EU and US leaders gathered in Leuven for the TTC. Along with AI, 6G and legacy chips, the key discussion was probably how to make the TTC survive the upcoming electoral cycle. Meantime, the European Commission is starting to enjoy using the Foreign Subsidies Regulation, and restarts talking about an FTA with the Philippines. Critical minerals and a €6 billion trade boost are on the table.

One Big Thing.

A few Easter surprises at pre-electoral TTC 💻 

Leuven, town of universities, startups, Stella Artois… and high-level ministerial summits. This time, the EU-US Trade and Technology Council, in its 6th ministerial edition, took place on our home turf on April 4-5. Consistently with the timing, a few surprises were delivered by the Easter meeting. Again, more in the tech than in trade space. The priority for EU-US official is to continue coordination on rule-making on critical technologies. On AI, there will be formal cooperation between the EU’s AI office and the US Safety Institute. Under a new “6G vision”, there will be a boost in joint R&D.  

Semiconductors remained the main topic on the supply chain table. The EU and the US decided to extend the existing administrative arrangements to share information on supply chain disruptions and the respective subsidies. Legacy chips is the next trending topic, a sector where China holds 1/3 of global capacity. The EU and the US are surveying enterprises to assess their dependences, and could decide to join forces in the future.  

Then, economic security. With the EU working on a review of FDI screening rules, the EU and the US will share best practices to help screening authorities. On outbound investment screening, an area the US is starting to regulate while in the EU this is a taboo. The parties will simply continue exchanging on security risks. 

As the last TTC before elections in the EU and the US, there was much talk on how to pass this platform to the next political cycle. Transatlantic relations could be harder with Trump II, but workstream is likely to continue at least on technical level, especially on critical technologies. 

The Take: As usual, China loomed large  in the joint statement as the key trade and security challenge, and especially regarding the development of critical technologies and the deployment of infrastructures. It is worth noticing that the EU and the US praised decision of certain third countries “towards trusted ICT ecosystems,” like Costa Rica in cutting off Huawei.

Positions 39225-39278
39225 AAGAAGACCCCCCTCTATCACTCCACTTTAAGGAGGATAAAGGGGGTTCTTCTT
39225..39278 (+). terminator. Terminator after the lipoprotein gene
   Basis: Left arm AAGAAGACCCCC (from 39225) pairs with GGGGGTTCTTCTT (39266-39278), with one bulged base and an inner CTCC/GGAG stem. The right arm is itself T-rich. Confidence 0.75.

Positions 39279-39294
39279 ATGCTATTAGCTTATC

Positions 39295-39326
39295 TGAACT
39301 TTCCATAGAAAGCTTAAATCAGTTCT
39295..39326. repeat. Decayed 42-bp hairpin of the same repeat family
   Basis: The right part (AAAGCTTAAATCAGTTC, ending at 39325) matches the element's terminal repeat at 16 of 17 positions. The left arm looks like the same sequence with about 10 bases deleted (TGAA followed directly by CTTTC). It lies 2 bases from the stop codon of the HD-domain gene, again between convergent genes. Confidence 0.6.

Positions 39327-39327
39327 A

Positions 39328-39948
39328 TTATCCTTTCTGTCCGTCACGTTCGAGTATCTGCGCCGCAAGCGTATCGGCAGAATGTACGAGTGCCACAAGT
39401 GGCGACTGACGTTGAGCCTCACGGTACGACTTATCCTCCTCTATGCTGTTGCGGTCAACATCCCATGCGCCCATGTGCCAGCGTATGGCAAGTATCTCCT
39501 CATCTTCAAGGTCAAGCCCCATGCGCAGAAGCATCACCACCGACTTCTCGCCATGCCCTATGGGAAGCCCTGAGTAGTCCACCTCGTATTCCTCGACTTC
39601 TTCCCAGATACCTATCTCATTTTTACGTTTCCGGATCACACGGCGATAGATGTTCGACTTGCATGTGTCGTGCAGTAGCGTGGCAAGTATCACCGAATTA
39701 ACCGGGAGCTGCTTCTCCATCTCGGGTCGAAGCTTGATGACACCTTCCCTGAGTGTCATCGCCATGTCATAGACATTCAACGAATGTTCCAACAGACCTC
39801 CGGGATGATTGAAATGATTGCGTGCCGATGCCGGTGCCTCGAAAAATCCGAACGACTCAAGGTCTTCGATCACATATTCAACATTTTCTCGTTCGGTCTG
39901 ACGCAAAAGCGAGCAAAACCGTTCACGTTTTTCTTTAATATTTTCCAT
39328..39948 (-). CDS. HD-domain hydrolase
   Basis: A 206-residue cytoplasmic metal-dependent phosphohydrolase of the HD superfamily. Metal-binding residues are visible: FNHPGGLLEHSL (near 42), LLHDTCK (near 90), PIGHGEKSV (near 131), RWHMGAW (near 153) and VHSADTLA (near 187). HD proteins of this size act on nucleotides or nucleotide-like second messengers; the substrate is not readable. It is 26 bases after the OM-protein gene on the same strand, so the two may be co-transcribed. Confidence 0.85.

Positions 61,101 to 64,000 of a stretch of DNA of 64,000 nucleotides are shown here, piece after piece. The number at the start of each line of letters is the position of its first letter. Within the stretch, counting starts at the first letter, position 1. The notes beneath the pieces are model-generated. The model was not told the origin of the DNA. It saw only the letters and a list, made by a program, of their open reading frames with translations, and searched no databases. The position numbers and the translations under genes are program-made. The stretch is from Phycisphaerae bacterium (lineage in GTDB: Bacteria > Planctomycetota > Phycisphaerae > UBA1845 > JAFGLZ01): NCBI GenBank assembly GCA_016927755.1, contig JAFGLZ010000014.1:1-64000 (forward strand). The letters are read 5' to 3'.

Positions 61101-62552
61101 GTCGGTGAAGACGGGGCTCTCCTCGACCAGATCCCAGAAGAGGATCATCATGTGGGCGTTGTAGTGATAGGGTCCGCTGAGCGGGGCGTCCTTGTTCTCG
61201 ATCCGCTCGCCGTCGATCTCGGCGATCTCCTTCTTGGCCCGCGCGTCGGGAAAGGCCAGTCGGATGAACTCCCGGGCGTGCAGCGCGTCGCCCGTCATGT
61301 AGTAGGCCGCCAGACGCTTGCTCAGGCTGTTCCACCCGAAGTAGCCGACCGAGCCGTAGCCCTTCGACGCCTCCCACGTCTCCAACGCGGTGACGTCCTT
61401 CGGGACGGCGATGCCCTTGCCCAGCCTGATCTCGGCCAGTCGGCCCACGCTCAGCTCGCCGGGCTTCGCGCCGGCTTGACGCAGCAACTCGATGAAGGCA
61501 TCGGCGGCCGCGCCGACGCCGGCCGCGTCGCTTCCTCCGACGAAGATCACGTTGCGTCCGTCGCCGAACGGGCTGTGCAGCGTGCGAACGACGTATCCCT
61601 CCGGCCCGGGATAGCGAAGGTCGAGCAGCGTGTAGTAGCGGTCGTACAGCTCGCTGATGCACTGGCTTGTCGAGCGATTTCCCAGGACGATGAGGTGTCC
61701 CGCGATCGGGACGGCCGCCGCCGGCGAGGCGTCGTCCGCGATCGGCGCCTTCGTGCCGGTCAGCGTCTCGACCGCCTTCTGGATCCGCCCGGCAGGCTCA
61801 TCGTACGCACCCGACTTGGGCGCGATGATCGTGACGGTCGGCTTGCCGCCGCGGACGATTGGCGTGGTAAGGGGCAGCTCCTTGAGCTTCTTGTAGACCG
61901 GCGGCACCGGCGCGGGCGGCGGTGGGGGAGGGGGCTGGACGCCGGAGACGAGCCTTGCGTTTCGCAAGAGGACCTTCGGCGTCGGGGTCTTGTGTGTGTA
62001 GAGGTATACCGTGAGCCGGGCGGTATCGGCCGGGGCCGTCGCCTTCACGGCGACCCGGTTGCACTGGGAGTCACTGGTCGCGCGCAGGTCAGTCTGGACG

The Next: Still no deal on critical minerals for electric vehicles – a priority for EU manufactures that hope to qualify for some of the IRA tax credits. Yet, the EU and US announced Mineral Security Partnership Forum to boost cooperation with mineral-rich countries.  

The Plus: The location wasn’t an accident, as Leuven is the seat of imec, leading R&D centre for semiconductors – a quintessential TTC topic.  

Second in line.  

Gone with the (Foreign Subsidies) wind 🍃 

Once it started using its brand new anti-subsidies tool, it’s hard for the Commission to stop. After a probe into Chinese train-makers in a Bulgarian tender (which resulted in the company’s withdrawal), the Commission announced further investigations in a week span under the Foreign Subsidies Regulation. The new Directorate in DG COMP will scrutinise one Romanian and one Chinese company that could have received financing from Beijing and are participating in a tender for a photovoltaic park in Romania. Then, EVP and Competition Commissioner Margrethe Vestager announced a wider probe into the wind sector, which it will deal with Chinese manufacturers of wind turbines in 5 countries, looking into procurement races and companies’ deals that could have been distorted by Chinese subsidies. Needless to say, the Chinese Chamber of Commerce reacted with outrage, while the European wind sector cheered.  

Importantly, these operations differ from the one on Chinese electric vehicle, which is a classical investigation under standard trade defence rules. What they have in common is the Commission’s growing effort to the (not easy) goal to increase the EU’s manufacturing of green technologies.  

New addition to the EU pipeline of Indo-Pacific trade talks 🇵🇭 

Following the “scoping exercise” which started last summer, the EU and the Philippines have just reopened talks for an FTA. Negotiations had started in 2015 but they were frozen soon after because of the human rights situations in the archipelago. Another piece is added to the jigsaw of EU trade negotiations in the Indo-Pacific, further proving the importance of the region in Brussels’ trade diversification efforts. In particular, Manila has significant reserves of critical raw materials (mainly nickel and copper), which the EU needs for manufacturing green technologies. Investment promotion and digital trade are other spaces of interest.  

The Commission estimates that the FTA would enhance bilateral trade by up to €6 billion. The Philippines is dynamic economy of 115 million people, and should soon reach the upper middle-income status. An FTA would be great news, but it would imply the loss of GSP+ benefits in exporting to the EU (we explained here). This makes it particularly important for Manila to reach a trade deal, in order to preserve low-tariff access to the EU market.